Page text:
Deadline On NJ Marijuana Legalization Delayed

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Gov. Phil Murphy

Gov. Phil Murphy and lawmakers continue to struggle to strike a deal that will allow New Jersey to begin the process of selling marijuana in New Jersey. But they're also raising hopes that some agreement could be reached soon.

Lawmakers extended a Monday deadline for Murphy to act on legislation that would begin the process of selling marijuana, signaling that all sides may be able to work out issues that have prevented a deal from happening.

Murphy, speaking during a news conference on Monday, said he's had a "good back and forth" and that he's hopeful that any issues can be resolved soon. Read more: WATCH: Gov. Murphy Issues NJ Coronavirus, Vaccines Update

Assembly Speaker Craig Coughlin extended the deadline to Feb. 18, allowing the Senate to "complete its discussions and conclude negotiations with the Assembly and governor on revisions to the cannabis legislation."

The legislation would address Murphy's concerns that the state Legislature's bill doesn't penalize underage adults and children for using the drug.

"Voters overwhelmingly support the legalization of cannabis and we are taking every step necessary to assure legalization and decriminalization become law," Coughlin said.

"Significant progress has been made and we are hopeful that concerns raised will be able to be addressed. I remain optimistic an agreement will be reached and that fair and responsible legislation will be advanced which will facilitate A-21 and A-1897 becoming law," he added.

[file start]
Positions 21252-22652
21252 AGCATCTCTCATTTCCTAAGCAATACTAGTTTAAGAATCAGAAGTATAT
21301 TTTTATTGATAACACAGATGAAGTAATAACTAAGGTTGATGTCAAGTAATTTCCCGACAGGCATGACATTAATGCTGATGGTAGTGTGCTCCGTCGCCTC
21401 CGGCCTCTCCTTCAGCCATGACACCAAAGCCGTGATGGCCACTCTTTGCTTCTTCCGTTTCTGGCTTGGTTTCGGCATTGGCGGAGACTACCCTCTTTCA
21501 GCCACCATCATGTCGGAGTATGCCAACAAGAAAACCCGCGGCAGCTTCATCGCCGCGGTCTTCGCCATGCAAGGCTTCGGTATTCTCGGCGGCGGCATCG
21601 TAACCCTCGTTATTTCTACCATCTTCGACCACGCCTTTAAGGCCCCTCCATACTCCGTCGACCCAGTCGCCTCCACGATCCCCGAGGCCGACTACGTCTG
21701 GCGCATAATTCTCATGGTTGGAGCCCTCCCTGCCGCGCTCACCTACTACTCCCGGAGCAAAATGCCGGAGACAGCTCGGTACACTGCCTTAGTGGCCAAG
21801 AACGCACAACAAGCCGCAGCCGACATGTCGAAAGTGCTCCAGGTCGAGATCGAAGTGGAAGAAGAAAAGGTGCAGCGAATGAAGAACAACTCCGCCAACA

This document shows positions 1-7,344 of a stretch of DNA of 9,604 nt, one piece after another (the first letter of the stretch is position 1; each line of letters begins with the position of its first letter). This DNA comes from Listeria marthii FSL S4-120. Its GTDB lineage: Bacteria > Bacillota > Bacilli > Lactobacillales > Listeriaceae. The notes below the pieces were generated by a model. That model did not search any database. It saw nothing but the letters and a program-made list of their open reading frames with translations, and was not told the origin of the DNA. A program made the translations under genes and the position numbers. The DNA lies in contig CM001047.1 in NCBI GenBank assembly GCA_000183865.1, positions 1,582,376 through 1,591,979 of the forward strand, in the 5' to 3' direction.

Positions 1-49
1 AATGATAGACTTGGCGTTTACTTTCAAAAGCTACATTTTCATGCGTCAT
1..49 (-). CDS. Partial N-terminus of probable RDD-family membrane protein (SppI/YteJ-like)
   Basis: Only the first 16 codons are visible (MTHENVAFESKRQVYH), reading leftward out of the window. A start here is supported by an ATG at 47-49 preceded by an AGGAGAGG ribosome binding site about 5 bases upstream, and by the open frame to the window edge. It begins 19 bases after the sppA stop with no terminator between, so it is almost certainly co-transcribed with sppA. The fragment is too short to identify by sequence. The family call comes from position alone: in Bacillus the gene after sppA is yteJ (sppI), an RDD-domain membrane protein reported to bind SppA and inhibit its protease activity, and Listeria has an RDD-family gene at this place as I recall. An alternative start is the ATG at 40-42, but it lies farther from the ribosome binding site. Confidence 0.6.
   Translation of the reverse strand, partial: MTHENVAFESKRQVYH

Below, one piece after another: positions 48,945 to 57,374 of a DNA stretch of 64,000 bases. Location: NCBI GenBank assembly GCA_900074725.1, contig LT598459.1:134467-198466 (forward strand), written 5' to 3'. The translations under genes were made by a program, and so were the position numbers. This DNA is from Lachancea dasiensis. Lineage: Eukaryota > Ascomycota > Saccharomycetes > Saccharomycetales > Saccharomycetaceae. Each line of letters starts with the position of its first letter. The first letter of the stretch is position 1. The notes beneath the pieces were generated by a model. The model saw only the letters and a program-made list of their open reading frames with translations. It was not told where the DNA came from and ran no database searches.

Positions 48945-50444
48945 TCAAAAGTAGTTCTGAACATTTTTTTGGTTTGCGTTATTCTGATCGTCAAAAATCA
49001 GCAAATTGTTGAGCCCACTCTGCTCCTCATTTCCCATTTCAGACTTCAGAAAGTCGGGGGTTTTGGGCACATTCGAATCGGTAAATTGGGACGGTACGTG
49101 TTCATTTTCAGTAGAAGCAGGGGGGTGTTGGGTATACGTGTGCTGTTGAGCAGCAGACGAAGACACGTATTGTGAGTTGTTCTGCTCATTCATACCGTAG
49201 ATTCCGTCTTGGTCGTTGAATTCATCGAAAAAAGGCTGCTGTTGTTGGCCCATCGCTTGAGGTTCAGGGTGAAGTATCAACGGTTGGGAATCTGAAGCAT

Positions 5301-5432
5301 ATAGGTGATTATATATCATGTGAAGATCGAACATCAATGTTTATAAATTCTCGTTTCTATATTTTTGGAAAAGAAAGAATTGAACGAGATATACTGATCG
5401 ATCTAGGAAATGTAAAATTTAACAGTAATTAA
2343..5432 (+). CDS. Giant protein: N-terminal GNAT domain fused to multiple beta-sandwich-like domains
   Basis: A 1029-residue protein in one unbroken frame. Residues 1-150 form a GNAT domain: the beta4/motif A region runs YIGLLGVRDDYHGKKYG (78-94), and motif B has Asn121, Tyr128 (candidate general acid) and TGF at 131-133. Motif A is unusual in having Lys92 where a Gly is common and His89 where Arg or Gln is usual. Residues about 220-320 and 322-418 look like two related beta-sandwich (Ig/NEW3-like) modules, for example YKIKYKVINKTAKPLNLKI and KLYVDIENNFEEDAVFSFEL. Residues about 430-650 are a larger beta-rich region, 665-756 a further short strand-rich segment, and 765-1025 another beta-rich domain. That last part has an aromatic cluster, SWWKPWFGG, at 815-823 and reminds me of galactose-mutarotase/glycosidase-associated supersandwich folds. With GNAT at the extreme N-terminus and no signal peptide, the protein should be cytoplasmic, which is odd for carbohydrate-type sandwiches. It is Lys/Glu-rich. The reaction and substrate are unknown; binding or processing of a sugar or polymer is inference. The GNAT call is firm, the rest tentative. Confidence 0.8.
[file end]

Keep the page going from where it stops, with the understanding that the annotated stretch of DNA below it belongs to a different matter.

Murphy was expected to sign the legislation, which could have led to a marijuana marketplace in about six months for people 21 and older. But he has so far declined to sign the bill, even though he had signaled his support for it.

Lawmakers pulled bill last month that would have addressed the Murphy administration's objections to legal issues in the legislation, A-21.

Voters already approved a constitutional amendment to legalize marijuana, which went into effect on Jan. 1. The legislation is now needed to officially create the framework for legalizing the personal use of the drug, decriminalize the substance and remove it from the Schedule I drug list.

Until the legislation is passed, it's still not technically legal to use the drug in New Jersey. Read more: NJ Marijuana Enters Weird, Legal Limbo – Is It OK To Smoke Yet?

Talks collapsed last month over Murphy's efforts to make sure there were penalties for underaged, under-21 users.

The Murphy administration and state legislative leaders came up with a compromise that addressed those penalties, but lawmakers ultimately abandoned it last month.

Lawmakers pulled their support because a new "cleanup bill" would impose penalties that were considered too harsh on minors charged with possession of the drug.

Democratic Sen. Teresa Ruiz, D-Essex, told Politico that removing the penalties for underage offenders was the Legislature's original intent. Sen. Ron Rice, D-Essex, told Politico that the cleanup bill's provisions would merely lead to another form of "stop-and-frisk."

Murphy, addressing the matter during a news conference last month, said he's "still optimistic we're going to figure something out" on legalizing marijuana but he also said "we've got to somehow thread the needle" to address everybody's concerns.

Murphy said the last thing he wants is "more kids getting tangled up in the criminal justice system. None of us want that. Period."

But he also said: "This was never about legalizing marijuana for our kids."

"That was never what this was about. That's not what the voters voted on in the referendum. That's not what we've felt strongly and passionate about," he said.